When I was shooting soccer, I found my best bet for action shots was to just follow the ball. It was relatively large, with good contrast, and moving at a rate I could follow with a long lens.
I quickly found that the same tactics didn’t work well for baseball. It was much smaller and faster with no high-contrast markings. When I tried to follow a line drive or even a pop-fly from the edge of the field, I seldom had time to focus on the fielder before the ball disappeared into his glove. Once that ball was swallowed by the glove, the shot wasn’t really worth much visually. Or even worse, the ball would never make it into the glove, sending the fielder scrambling. This might be an okay shot for a photojournalist sending pictures to illustrate a disappointing loss of the home team, but if you are taking pictures of players for their scrapbooks, it’s not a moment you want to immortalize.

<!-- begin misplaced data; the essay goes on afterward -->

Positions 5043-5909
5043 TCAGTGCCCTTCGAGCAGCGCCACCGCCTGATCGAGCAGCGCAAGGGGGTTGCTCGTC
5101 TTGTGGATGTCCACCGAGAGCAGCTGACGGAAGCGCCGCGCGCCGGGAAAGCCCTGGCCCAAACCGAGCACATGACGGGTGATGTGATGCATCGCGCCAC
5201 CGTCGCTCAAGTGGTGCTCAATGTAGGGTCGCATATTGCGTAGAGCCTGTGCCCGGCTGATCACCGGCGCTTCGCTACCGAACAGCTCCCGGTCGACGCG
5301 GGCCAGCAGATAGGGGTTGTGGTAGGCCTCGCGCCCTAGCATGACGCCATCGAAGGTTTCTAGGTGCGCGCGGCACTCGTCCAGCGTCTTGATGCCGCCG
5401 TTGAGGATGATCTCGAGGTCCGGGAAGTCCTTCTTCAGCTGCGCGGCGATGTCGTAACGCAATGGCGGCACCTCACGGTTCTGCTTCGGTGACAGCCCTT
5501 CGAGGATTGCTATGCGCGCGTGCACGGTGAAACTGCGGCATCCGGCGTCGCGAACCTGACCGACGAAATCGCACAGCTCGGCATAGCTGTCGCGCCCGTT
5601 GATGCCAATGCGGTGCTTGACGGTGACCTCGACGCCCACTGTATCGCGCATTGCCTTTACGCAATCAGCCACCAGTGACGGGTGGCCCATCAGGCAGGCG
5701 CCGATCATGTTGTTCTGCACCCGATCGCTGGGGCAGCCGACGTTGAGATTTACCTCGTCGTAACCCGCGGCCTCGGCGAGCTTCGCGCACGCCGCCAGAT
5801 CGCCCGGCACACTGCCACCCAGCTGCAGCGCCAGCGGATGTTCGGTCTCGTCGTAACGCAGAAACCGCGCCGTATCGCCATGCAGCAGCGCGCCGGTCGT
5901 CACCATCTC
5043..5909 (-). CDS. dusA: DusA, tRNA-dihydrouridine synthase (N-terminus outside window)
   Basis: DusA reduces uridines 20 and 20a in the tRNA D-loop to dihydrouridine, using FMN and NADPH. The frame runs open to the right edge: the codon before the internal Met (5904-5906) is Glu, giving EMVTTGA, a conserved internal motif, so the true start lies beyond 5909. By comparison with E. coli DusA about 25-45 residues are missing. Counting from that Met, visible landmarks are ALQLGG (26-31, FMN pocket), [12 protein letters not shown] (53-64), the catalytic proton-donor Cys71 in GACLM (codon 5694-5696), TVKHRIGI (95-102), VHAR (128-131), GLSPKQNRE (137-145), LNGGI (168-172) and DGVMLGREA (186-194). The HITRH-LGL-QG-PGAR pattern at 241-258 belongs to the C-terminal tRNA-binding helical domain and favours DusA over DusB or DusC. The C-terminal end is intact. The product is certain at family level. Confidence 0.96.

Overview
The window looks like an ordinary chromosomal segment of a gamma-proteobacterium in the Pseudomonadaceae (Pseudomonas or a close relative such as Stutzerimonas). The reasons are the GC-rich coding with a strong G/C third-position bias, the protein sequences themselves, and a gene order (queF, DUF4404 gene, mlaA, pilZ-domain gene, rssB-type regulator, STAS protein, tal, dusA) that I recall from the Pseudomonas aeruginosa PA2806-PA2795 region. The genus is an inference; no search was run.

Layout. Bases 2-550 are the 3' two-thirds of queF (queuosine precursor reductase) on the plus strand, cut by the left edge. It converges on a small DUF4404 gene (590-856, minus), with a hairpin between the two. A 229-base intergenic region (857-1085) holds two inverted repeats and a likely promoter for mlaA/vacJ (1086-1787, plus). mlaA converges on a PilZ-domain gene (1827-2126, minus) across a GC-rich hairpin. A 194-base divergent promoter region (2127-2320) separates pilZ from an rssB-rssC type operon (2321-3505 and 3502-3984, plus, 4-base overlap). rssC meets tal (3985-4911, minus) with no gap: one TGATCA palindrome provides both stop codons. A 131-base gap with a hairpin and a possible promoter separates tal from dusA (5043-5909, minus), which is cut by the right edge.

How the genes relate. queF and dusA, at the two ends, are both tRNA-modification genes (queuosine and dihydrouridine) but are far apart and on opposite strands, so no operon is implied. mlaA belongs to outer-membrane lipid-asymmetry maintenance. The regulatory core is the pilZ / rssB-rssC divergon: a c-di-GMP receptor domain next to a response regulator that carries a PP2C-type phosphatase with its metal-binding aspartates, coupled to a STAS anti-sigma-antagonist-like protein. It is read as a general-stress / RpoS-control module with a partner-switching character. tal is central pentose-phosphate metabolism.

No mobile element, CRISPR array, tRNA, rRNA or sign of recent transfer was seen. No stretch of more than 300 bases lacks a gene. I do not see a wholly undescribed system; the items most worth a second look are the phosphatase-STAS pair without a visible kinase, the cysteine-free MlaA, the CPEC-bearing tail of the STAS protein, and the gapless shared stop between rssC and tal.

I found more success when I watched the players instead of the ball. Leaving my lens zoomed in, and both eyes open, I follow the gaze of the infielders and then the outfielders who are all watching the ball for me, until they lead me to the player whose body language clearly indicates that this ball is his. In the case of a long pop fly, I may even have a second or two to focus on the player and take multiple shots as the ball drops toward his outstretched glove. This gives me a few usable action shots even if the ball never lands neatly in the glove. In fact, the approach shots are usually more compelling than the shots of the completed catch, since the ball is still clearly visible.